Upon this signal, each input controller 25 can react in that data packets heading for this output port 30 are no longer sent from the input buffers 11, i.e. the data packets from the input queues 12 for the occupied output queue 18 are held back, while the other input queues 12 can continue sending data packets.
The backpressure scheme can as well be substituted by its negative equivalent, i.e. signaling whether an output queue 18 is still able to receive further entries.
A further improvement can be achieved by feeding back to the input controllers 25 a signal that gives the input controllers 25 more detailed information about the filling degree of the total of the output queues 18. Since it is the target to have at any moment in time at any output port 30 a data packet to deliver to a subsequent stage, the information that a total of output queues 18 belonging to one common output port 30, in the following referred to as set of output queues 18, is empty or almost empty can be fed to the input controllers 25 and be used to preferably send to the input routers 13 those data packets which head for the respective output port 30. The status information of the output queues 18 can e.g. be derived by introducing one or several additional threshold values, e.g. a threshold value at a filling degree 0 or close to 0. An empty or almost empty set of output queues 18 will hence be reported to the input controller 25, which should then adopt his policy in a way, that an output queue 18 of this set receives a data packet as soon as possible. Introducing several such threshold values allows a fine-grained status report to the input controllers 25 which can use this status report for each of the sets of output queues 18 to influence their data packet multiplexing policy accordingly. This status report hence functions as sort of opposite of the backpressure, hence as low-load alarm or load-maximizing scheduling feedback signal.
The backpressure signal can here be propagated selectively to the input buffers 11, namely the backpressure signal originating in the output queues 18 for one specific output port 30 is only guided to the corresponding input queue 12 in the input buffers 11, respectively input queues 12 in the case of multiple priorities. Hence, all other input queues 12 are not blocked by this backpressure and can continue sending their data packets to the output buffers 35.
Since the input buffers 11 can more easily be physically separated from the switching device 10 due to the smaller number of connection lines between the input buffers 11 and the switching device 10, the input buffers 11 can be realized with cheaper memory chips, and hence their buffer size can in reality be chosen much larger than its could be for the output buffers 35 at the same price. Hence with this scheme, the finite input buffers 11 represent a better approximation to the theoretical infinite input buffers 11.
To achieve a correct handling of the data packets, a flow-control mechanism for the data packets is added also for the output buffer 35, performed by a not depicted output buffer backpressure generator, which creates a signal outgoing from the output buffer 35 to its input buffer 11, which signal signals to the input buffer 11 that the output buffer 35 is no longer able to buffer arriving data packets and hence the input buffer 11 is prevented from sending further data packets to the output buffer 35, until the backpressure induced by the signal has disappeared. The backpressure signal is created when the amount of data packets buffered in the output buffer 35 exceeds a predetermined threshold. This threshold is set lower than the actual size of the output buffer 35 in order to be able to buffer those data packets that may be sent during the time which the backpressure signal needs to effect the backpressure in the input buffer 11. Since in the case of sharing, the sum of the number of places of all output queues 18 in one switching section 15 is bigger than the number of addresses in the output buffer 35, the output buffer 35 can be filled up although no output queue 18 is reaching its threshold value for the therein stored data packets. Hence, the output buffer 35 also has a threshold value for occupied addresses, which when reached effects the creation of a memory-full-backpressure signal, to the input buffer 11 which in that case, has to stop sending its data packets to the output buffer 35 via the input router 13. As soon as the number of occupied addresses falls below the threshold value, normal operation can be resumed. The mechanism that creates backpressure whenever that output buffer 35 runs out of space is provided for each single output buffer 35 separately.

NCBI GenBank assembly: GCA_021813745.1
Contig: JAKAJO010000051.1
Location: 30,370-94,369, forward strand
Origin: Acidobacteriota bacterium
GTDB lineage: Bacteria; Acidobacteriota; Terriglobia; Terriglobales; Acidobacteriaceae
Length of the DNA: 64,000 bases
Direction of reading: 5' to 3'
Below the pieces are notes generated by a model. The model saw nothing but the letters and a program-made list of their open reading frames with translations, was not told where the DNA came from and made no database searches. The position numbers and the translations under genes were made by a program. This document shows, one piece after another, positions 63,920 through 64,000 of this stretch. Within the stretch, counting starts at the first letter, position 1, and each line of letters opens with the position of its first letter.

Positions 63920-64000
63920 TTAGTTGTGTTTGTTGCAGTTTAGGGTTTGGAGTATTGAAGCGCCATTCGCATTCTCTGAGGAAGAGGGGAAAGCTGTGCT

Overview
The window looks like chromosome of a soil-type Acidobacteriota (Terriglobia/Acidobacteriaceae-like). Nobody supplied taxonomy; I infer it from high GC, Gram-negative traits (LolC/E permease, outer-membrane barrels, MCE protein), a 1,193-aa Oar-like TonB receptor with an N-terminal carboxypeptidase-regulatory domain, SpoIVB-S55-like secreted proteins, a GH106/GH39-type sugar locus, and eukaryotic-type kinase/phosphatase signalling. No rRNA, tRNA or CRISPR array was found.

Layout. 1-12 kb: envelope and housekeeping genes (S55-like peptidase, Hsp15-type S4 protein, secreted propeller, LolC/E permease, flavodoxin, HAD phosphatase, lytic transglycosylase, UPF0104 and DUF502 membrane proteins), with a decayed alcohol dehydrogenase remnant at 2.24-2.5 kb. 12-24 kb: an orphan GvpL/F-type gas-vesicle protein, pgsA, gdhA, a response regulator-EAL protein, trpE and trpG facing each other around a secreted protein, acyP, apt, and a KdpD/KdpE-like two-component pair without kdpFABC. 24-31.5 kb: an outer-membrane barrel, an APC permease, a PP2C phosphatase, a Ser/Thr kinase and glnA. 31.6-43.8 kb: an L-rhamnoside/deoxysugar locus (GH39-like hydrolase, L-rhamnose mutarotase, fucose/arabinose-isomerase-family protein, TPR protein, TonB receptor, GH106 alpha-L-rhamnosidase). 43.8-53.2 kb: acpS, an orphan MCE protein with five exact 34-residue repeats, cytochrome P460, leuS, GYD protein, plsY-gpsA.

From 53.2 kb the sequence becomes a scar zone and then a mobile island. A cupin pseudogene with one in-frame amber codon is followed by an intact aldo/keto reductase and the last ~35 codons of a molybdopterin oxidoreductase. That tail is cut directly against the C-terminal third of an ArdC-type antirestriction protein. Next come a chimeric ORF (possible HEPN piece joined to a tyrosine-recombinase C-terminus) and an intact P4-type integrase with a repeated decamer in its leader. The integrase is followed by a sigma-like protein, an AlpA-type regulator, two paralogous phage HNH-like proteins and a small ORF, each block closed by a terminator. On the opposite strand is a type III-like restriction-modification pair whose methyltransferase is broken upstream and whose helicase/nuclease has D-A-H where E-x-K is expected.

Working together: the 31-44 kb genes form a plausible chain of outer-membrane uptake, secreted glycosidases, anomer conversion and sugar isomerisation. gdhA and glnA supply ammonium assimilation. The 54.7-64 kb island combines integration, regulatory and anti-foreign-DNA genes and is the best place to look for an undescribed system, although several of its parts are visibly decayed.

This arrangement allows for all input buffers 11 to send their data packets independently via their input router 13, whenever the output queue 18 for this data packet and the common output buffer 35 still hold enough space therefor, i.e. no backpressure signal has been generated.
The input buffer 11 with virtual output queuing can here also be realized using an additional common input buffer, not depicted here, with or without sharing. This means that the arriving data packets can be stored in the common input buffer while their addresses therein are stored in the input queues 12, ordered according to the output ports 30 where these data packets are heading. The addresses hence represent the entries for the data packets that are entered into the input queues 12. For multicast data packets only one entry in the common input buffer need be made, whereby in every input queue 12 which corresponds to an output port 30 the multicast data packet is heading for an entry is made. This entry in the input queues 12 is a pointer to the location where the multicast data packet or its payload is stored in the common input buffer. These entries are hence identical for multicast data packets and since the payload need only be stored once, memory space is saved. For implementing the common buffering of the payloads, the same elements, here not depicted, as used for the output buffer 35 may be used, i.e. an address manager and an input router for delivering the payloads to the common input buffer. The demultiplexer 19 plays a somehow similar role for the input queues 12 as does the output queue router 17 for the output queues 18.